We all know that children can be quite vulnerable, even more so than adults. The world can be a terrifying place, and many things which we take for granted may not make sense to a child, especially one who is going through a difficult phase. And while, as adults, we may like to think that our children should be happy and carefree, this isn’t always the case. Children can go through the same emotional issues and disorders which plague us as adults, and this is where counseling and therapy can be of immense help. Therapy can also be highly beneficial for children who have specific issues such as anxiety, bipolar disorder, ADHD (attention deficit hyperactivity disorder), or problems with conduct. But how do you know if your child needs therapy? Here’s how you can properly determine if your child can benefit from therapy and counseling.
The signs and symptoms to look out for
There are some early warning signs and symptoms you can look out for if you think your child needs counseling or therapy. If your child has a persistent feeling of hopelessness or sadness or if your child is continuously angry and tends to overreact to certain situations, he or she may need counseling. If your child has a constant feeling of worry, fearfulness, or anxiety, they may benefit from therapy as well. Some children may also show signs of being preoccupied with their appearance or with physical illness, and others may show a sudden and unexpected drop in their school grades.
Other signs and symptoms include a lack of interest in various activities which they previously liked or enjoyed, or a lack of appetite, or a change in sleeping patterns. Children who may suddenly become reclusive may be exhibiting a sign or symptom of a deeper problem as well. Other signs your child may need counseling and therapy include an inability to think clearly or concentrate, or an inability to listen or sit still. There are also more serious signs such as hurting animals or setting fires, or drug or alcohol use, where your child could very well benefit from therapy and counseling.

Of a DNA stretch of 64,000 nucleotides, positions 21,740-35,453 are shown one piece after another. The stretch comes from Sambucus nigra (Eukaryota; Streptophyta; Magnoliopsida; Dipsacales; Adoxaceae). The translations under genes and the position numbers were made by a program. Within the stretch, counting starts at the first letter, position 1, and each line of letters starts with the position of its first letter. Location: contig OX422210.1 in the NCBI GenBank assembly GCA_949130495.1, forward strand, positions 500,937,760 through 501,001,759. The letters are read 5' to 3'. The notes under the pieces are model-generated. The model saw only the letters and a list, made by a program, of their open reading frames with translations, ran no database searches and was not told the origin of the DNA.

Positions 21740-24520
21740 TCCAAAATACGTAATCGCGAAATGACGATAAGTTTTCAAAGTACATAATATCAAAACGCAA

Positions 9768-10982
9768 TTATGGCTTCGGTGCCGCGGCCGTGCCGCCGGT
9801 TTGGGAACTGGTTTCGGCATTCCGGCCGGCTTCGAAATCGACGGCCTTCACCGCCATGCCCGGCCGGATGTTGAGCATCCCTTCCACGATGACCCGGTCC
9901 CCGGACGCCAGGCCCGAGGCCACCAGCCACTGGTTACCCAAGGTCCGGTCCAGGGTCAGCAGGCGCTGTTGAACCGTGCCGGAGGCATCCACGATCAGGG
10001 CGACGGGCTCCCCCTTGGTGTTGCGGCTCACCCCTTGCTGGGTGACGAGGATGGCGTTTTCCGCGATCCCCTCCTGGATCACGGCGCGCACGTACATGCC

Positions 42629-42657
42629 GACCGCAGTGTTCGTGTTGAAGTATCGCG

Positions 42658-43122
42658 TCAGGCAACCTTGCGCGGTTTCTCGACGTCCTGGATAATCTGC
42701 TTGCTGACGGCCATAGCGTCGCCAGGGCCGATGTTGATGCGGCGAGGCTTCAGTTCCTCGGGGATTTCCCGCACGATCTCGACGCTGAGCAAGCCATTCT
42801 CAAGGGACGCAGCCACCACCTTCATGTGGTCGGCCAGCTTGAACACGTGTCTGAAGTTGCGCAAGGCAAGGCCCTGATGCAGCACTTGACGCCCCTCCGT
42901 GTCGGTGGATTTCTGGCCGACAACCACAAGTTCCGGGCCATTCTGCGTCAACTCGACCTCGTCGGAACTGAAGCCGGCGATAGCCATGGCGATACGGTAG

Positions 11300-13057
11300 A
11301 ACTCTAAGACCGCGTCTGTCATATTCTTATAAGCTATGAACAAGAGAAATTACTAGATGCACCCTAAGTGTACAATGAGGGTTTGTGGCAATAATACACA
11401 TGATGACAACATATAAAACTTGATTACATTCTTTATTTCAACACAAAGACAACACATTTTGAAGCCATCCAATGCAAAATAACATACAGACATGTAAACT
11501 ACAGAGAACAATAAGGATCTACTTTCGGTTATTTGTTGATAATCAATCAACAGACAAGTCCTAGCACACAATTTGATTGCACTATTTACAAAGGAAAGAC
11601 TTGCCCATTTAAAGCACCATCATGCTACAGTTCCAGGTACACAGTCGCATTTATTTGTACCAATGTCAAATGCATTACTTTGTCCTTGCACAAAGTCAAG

Types of therapy for children
There are different types of therapy for children today, and these are a few of the more common ones:
- Play therapy – play therapy is when children are encouraged to play with toys, as a psychotherapist or other professional watches their behavior and how they are playing to have a better understanding of their mental or emotional health. Different methods of play can help your child express their feelings or figure out what they are feeling as well. Play therapy is also beneficial for children who are depressed or anxious, especially if they are having difficulty dealing with a specific life issue such as the death of a parent or divorce.
- Behavior therapy – this kind of therapy focuses on the modification of a child’s behavior, and various negative or positive behaviors can be identified and discouraged (or encouraged) as necessary. Parents are also encouraged to change various factors in the environment of the child which may contribute to the emergence of these behaviors, as well as provide the child with consequences for their behavior. Behavior therapy is useful for children who may be diagnosed with ADHD and other conditions where the modification of behavior is desired.
- Cognitive behavioral therapy – in cognitive behavioral therapy, a child is taught about how his or her thoughts can affect his or her behavior and mood. Children are shown how they can identify distorted or negative patterns of thought, and how to deal with or handle them as well. Cognitive behavioral therapy is useful for those who have disorders such as depression and anxiety.
- Psychodynamic psychotherapy – in psychodynamic psychotherapy, a child is encouraged to talk about their feelings, and the psychotherapist tries to figure out how these affect the way the child acts or thinks. This kind of therapy is based on the concept that the behavior of a child will improve once their inner feelings and struggles are out in the open. It is useful for children who have depression or anxiety as well as children who may have eating disorders and children who have problems with conduct.
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